The push for Medicare to fund lactation consultants

While meeting with a lactation consultant can make an enormous difference to a new mother, it's not a service that is available through the public health system.

Parents, this is how to cut grapes to avoid choking

One mum has learnt a harrowing lesson about the best way to cut grapes to make it safe for toddlers and little kids to eat.

Three truths about C-section mums

Lately I've been thinking about the caesarean stories and the brave women who birth their children with strength and beauty.

Help! My baby will only sleep in my arms

It's stressful to be the one who is holding your baby most of the day, but it's even more stressful to wonder, 'am I doing something wrong? Or am I creating bad habits?'

 

Free ticket offer

Essential Baby & Toddler Show - Sydney

The Essential Baby & Toddler Show, presented by Blackmores, will be held in Sydney on 23-25 September. Register for your free ticket now to save $20!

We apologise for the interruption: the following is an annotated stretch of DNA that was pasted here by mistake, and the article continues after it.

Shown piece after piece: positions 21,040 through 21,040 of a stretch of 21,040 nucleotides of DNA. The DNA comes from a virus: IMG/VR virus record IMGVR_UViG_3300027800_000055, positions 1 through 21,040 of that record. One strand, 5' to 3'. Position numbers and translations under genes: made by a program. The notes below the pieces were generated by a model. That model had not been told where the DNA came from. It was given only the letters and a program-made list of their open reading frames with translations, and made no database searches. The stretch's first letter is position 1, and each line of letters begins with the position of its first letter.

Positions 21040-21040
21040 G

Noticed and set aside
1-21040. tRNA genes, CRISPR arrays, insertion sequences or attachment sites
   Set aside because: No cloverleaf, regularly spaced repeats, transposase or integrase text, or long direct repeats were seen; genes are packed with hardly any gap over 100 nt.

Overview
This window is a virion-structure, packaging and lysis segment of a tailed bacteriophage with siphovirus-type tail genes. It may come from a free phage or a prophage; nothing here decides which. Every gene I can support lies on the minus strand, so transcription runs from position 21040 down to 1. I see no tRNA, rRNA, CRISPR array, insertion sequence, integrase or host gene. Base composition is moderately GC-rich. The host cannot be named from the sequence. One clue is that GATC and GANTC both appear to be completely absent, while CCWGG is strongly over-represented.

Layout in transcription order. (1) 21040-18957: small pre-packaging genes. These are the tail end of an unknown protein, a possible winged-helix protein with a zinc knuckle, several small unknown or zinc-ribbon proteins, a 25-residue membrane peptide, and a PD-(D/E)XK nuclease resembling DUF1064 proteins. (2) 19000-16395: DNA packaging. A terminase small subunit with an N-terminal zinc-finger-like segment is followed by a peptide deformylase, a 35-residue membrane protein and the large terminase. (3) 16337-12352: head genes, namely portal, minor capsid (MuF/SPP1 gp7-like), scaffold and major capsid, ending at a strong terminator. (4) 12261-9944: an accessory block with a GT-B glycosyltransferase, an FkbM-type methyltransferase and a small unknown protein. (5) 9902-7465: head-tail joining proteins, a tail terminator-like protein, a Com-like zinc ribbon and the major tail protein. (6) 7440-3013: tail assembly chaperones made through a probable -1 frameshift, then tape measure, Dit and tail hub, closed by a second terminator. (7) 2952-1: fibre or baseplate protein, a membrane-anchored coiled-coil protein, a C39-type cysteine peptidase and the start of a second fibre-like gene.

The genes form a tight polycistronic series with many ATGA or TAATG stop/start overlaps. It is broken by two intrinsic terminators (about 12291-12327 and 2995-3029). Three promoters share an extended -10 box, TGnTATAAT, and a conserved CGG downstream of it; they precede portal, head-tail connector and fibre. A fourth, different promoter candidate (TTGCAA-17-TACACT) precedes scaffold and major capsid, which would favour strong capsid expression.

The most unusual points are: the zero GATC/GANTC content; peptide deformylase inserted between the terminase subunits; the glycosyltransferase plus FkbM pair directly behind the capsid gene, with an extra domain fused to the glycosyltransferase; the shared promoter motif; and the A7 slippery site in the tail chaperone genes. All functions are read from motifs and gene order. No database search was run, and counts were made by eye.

Advertisement
 
 
Essential Baby and Essential Kids is the place to find parenting information and parenting support relating to conception, pregnancy, birth, babies, toddlers, kids, maternity, family budgeting, family travel, nutrition and wellbeing, family entertainment, kids entertainment, tips for the family home, child-friendly recipes and parenting. Try our pregnancy due date calculator to determine your due date, or our ovulation calculator to predict ovulation and your fertile period. Our pregnancy week by week guide shows your baby's stages of development. Access our very active mum's discussion groups in the Essential Baby forums or the Essential Kids forums to talk to mums about conception, pregnancy, birth, babies, toddlers, kids and parenting lifestyle. Essential Baby also offers a baby names database of more than 22,000 baby names, popular baby names, boys' names, girls' names and baby names advice in our baby names forum. Essential Kids features a range of free printable worksheets for kids from preschool years through to primary school years. For the latest baby clothes, maternity clothes, maternity accessories, toddler products, kids toys and kids clothing, breastfeeding and other parenting resources, check out Essential Baby and Essential Kids.